I was listening today to several American Enterprise Institute fellows on C-Span. They were discussing the recent revelations about the Federal Reserve programs and under what conditions the Federal Reserve might be considered insolvent. Isn’t it remarkable that such a conversation would even take place? The discussion was theoretical in that it is an accounting question. The Federal Reserve does not have publicly traded stock to serve as a barometer of its health. It does not have debt rated by anybody to help people understand the strength of it’s balance sheet (BS).
We do however know something about its assets and its financial statements are public. The speakers basically had two points to make in the segments I listened to.
First, the Fed does not mark its holdings to market. We do not really know what they are worth today or at a future point in time. Perhaps these holdings are not so far underwater on a market value basis to make the Fed insolvent if marked to market today. In any case, the incestuous relationship with the rest of USG means that the cross guarantees of Fannie, Freddie, and others protects the Fed’s assets to some extent. Of course, those guarantees are dependent on the borrowing ability of the US Treasury, which these days requires the monetization of debt by the Fed, the largest holder of Treasury debt in the world. So that all sounds pretty good.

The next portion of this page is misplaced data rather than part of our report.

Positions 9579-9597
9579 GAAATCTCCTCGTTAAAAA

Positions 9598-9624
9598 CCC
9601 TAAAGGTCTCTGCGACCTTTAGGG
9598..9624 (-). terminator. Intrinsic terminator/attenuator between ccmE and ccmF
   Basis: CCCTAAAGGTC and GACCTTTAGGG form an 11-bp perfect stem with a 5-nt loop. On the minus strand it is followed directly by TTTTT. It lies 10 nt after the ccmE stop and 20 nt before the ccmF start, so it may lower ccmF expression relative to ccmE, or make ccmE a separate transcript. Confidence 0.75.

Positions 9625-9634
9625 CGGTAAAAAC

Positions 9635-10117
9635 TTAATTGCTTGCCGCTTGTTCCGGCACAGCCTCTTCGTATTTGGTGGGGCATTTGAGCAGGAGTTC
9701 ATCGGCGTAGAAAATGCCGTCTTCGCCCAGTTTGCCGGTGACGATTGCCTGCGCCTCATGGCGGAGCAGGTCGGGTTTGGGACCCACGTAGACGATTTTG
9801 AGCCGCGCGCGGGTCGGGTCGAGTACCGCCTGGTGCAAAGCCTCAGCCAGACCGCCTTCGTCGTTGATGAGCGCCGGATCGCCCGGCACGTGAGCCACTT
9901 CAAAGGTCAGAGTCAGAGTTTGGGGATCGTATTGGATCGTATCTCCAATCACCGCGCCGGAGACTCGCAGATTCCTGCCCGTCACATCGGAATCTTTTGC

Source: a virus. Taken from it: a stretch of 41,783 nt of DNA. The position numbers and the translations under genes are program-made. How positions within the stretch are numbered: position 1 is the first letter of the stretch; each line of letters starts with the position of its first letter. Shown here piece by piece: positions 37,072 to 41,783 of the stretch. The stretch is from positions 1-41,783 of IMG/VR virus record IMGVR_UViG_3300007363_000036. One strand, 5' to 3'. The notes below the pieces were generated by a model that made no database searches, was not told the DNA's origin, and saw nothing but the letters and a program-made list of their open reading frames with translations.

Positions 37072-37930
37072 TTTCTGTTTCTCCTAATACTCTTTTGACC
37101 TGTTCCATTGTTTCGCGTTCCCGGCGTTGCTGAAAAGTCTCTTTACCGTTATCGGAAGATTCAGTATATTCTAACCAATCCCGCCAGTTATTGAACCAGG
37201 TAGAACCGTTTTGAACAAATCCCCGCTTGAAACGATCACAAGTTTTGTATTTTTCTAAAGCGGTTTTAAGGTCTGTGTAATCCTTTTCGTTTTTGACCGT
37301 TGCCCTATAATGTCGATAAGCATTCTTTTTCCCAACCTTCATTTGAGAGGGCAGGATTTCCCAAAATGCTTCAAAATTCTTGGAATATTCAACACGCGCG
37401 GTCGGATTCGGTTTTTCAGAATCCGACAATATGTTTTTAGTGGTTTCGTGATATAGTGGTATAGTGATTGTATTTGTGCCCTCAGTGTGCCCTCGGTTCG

The second point is that in taking on this TRILLION plus in MBS, the Fed has taken on a huge tail risk in that should interest rates rise, the bonds cannot be sold for as much as they can in today’s, or three weeks ago’s bond market. The AEI estimates that a 50 bps rise in interest rates across the yield curve would make the Fed insolvent on a mark to market basis. That may be as little as a 25 bps rise today. But so what? The Fed does not have to mark to market.
I guess my point is this. The Fed intentionally took on assets that create mark to market accounting solvency risk in a sufficient amount that a little tick up in interest rates makes those bonds worth sufficiently less to negate all the capital at the Fed. It took on a massive Fat Tail risk in these asset purchases? Why? To transfer wealth to the sellers of this paper, be they US banks, foreign banks, foreign governments. It was a transfer of wealth for the purpose of saving the financial system upon which the wealthy depend.
“Heckuva job, Bennie!”